“What do you do for a living?” I asked.

“I’ve sold some paintings, but the majority of my earthly wage stems from illustrations for children’s books.  There are several successful authors that use me for most of their illustrations.  Each one of them is a prick who has tried to get in my pants.”  She glanced over at me to assess my reaction.

“Amazing how someone can tap into what is meaningful and entertaining to a child—and these authors do that—yet glaringly and obnoxiously possess the inability to extend common courtesy to another adult.  Amazing how someone who could be so sweet and creative on paper could be so woefully incorrigible in person.  The great peril of success is the inflation of the ego.  The poor bastards, or at least these fellows, have become slaves to themselves.  They are a microcosm of a twisted amalgam of occupational success and social ineptitude.  They are the anti-heroes of insecure male artists everywhere.  At least they’re not in a band, then they wouldn’t have to work at getting laid.  They deserve nothing,” said April with as much venom as an aged rattlesnake.

“Wow!” I exclaimed as I took a hearty swig of my beer and yelled, possibly a little too loudly, “You go girl!!”  April was on fire and it looked and sounded good.  “I think becoming a slave to your self seems quite common in a pluralistic society.” 

The night wore on.  I couldn’t have felt any better.  The conversation was lighter and there was laughter.

“Hey, shhh.  I hear something.  This is around the time that the raccoons come,” said April.  “If that bush in the corner starts to rustle it means they are getting ready to make their run across the fence.  Daddy’s been dead for a year—exactly—but they still race across here with heightened awareness for fear of having a boot or a hardback version of Tom Sawyer hurled at them.”

“I think I see one,” I said.  I looked closer.  It was nothing.  I was getting caught up in the raccoon wars.

“Dad really used to cuss at them.  I wonder if he secretly liked them.  Sometimes the people that treat you the worst are the ones you like the most.”

Leaning forward, truly intrigued by that comment, I said, “I think that is quite profound.  I think that people sometimes only feel guilt for hurting those who hurt them the most.  That’s actually something quite complicated and paradoxical that you really need to think about to grasp.  So many paradoxes in this world of ours.  One pill makes you larger and one pill makes you small.”

“Besides being cocky and confused about where the hell to drive your car, you seem like you got it together.  Do you like living at the beach?”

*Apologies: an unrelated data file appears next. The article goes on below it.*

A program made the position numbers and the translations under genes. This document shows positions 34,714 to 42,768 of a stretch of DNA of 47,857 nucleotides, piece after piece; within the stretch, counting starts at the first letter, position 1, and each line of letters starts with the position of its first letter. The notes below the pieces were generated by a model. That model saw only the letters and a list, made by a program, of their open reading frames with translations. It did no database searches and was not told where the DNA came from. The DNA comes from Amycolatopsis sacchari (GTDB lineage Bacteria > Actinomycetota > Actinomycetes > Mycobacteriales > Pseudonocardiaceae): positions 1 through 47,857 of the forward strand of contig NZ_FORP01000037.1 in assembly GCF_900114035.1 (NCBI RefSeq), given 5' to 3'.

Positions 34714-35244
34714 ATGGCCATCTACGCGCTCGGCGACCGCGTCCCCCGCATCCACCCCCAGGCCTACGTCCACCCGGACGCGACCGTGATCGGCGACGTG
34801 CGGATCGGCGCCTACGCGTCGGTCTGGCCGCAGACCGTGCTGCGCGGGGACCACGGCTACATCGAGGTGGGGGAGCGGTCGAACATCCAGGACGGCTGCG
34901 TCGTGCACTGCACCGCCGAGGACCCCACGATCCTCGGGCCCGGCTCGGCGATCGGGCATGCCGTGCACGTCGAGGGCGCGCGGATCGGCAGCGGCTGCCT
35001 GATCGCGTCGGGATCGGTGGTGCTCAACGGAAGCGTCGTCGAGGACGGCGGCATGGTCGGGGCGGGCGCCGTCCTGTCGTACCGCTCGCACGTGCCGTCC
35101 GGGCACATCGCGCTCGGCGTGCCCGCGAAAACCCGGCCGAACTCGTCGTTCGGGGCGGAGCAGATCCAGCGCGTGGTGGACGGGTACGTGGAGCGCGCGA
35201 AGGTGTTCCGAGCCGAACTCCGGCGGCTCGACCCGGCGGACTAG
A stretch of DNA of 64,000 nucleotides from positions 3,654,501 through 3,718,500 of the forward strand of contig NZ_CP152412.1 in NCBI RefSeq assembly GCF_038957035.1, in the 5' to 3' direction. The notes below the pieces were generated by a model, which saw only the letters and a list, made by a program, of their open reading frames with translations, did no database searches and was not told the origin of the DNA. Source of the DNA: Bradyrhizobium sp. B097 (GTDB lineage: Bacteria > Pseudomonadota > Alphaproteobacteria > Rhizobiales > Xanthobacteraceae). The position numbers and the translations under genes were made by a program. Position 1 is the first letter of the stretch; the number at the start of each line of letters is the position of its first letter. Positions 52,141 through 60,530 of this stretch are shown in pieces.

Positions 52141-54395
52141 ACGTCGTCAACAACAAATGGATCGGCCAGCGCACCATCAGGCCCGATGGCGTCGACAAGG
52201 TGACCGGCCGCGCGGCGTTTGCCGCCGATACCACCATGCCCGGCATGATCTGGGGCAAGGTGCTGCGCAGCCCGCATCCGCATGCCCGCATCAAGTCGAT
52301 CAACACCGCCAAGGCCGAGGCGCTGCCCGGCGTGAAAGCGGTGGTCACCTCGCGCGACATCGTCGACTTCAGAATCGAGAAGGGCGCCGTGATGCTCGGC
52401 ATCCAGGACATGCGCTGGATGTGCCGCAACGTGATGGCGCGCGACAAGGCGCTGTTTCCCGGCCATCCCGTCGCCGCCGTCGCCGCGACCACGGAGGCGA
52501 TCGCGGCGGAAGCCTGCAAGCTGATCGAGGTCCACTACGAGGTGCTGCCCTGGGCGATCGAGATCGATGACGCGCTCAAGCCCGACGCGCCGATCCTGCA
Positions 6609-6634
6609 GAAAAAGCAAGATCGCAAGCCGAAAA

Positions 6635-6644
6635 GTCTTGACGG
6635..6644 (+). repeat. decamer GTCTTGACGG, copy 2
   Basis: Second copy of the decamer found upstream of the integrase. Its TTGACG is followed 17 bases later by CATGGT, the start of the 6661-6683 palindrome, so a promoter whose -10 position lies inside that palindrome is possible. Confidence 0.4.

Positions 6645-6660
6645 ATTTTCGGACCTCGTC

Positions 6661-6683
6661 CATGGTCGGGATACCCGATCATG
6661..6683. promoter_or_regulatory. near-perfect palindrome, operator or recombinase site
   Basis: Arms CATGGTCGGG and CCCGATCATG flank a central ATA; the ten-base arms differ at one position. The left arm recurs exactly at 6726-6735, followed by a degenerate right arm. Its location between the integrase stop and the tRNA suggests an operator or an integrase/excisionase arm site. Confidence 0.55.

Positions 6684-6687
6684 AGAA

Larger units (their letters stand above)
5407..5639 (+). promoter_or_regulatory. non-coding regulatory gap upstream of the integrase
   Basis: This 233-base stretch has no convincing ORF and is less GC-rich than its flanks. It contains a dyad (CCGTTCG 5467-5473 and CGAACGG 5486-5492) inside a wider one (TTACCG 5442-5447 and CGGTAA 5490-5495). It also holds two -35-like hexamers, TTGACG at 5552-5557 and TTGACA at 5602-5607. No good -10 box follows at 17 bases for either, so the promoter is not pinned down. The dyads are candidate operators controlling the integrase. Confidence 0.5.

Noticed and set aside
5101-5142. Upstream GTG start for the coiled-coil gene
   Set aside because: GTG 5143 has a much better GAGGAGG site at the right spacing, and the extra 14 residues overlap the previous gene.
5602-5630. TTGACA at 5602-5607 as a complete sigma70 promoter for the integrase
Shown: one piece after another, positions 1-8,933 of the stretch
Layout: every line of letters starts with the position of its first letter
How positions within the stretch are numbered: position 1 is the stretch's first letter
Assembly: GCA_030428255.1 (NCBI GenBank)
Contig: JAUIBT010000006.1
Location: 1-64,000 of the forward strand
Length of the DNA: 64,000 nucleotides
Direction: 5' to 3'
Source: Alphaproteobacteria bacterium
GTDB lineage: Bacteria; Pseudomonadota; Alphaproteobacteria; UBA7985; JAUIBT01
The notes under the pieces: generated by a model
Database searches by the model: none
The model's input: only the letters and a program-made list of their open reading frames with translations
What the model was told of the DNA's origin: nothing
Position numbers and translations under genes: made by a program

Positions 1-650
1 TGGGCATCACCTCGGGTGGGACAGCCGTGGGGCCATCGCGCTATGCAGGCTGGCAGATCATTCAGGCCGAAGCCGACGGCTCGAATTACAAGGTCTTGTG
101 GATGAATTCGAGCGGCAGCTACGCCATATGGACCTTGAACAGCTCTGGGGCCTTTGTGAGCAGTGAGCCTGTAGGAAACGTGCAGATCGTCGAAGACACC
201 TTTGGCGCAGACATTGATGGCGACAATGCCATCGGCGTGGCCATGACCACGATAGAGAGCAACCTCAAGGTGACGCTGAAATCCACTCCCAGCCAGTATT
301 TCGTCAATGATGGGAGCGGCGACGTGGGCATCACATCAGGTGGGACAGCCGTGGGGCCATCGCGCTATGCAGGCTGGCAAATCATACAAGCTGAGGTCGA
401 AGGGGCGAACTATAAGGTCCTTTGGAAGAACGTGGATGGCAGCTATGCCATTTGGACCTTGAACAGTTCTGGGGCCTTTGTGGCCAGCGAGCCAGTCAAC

“I like my friends, but they do not provide much in the way of intellectual stimulation.  Everything is money, women, sports and drinking.  If I speak of making change in my life, or the world for that matter, I’m left with hollow or tacit reactions.”  

“What about the women.  You have a girlfriend, right?  A good-looking guy like you must feel fairly fortunate, eh?”

“My girlfriend is soon to not be my girlfriend, as harsh as that may sound.  Put an ex in her title, she’s done.  She’s annoying.  She lives off of Ibuprofen and fear of being alone.  I’m tired of clinging to her positive qualities and ignoring all the negatives that make simply hanging out with her a challenge.  So many people stay with someone because the alternative—being alone—is utterly terrifying.”

“You sound bitter.”

“Bitter, honest or inhaling shrewdness?”

Revolutions start somewhere.  What better place than here, in the spiritual embrace of the desert?  What better place than now?  I felt like I was on the front steps of a journey into a house of knowledge.

This day was lending itself to an insightful internal audit.  Trimming the fat on the desperate aspect of one’s existence is glaringly necessary and hauntingly difficult.  The same is true of a society. 

The desert was never completely still and quiet.  Like a rambunctious child, many desert inhabitants were only docile when they slept.  However, many were worn out retirees dozing off gently to wind chimes as they rested perfectly in the physical warmth of a soul mate.  There was safety in the desert, appropriately lacking the climbing madness of overpopulation.  Tonight, April and I had synergy.  The cool desert wind soothed our faces.  The numbing effects of our collective lives made the current tranquility a welcome gift.

“Do you feel pressure to be happy?” I asked of her.

“I suppose,” replied April.

“I mean, well, sometimes I feel like my desire to be happy has little do with me actually enjoying myself, but more avoiding the embarrassment of others viewing me as being unhappy.  It’s almost as if in my social circle there is a lifestyle, an agenda of accepted events that are the determining factors of contentment.  How sick is that?”

“I’m guessing you’re more introspective than the majority of your friends.”

“I suppose,” I replied.  “At the bachelor party I looked around at my friends and I saw an arrogant lot.  They are all of this same mold that has very little to offer society.  Maybe they are all the same person and it’s done with holograms.  Someone’s pulling the puppet strings and this is all egg in my face.  They’re nice fellows and we have fun.  They are big contributors to the money machine.  What does that get you at the end of the day?  At this upper class wedding, I saw very little humility and humbleness.  They hide that crap because insecurity is not sheik.”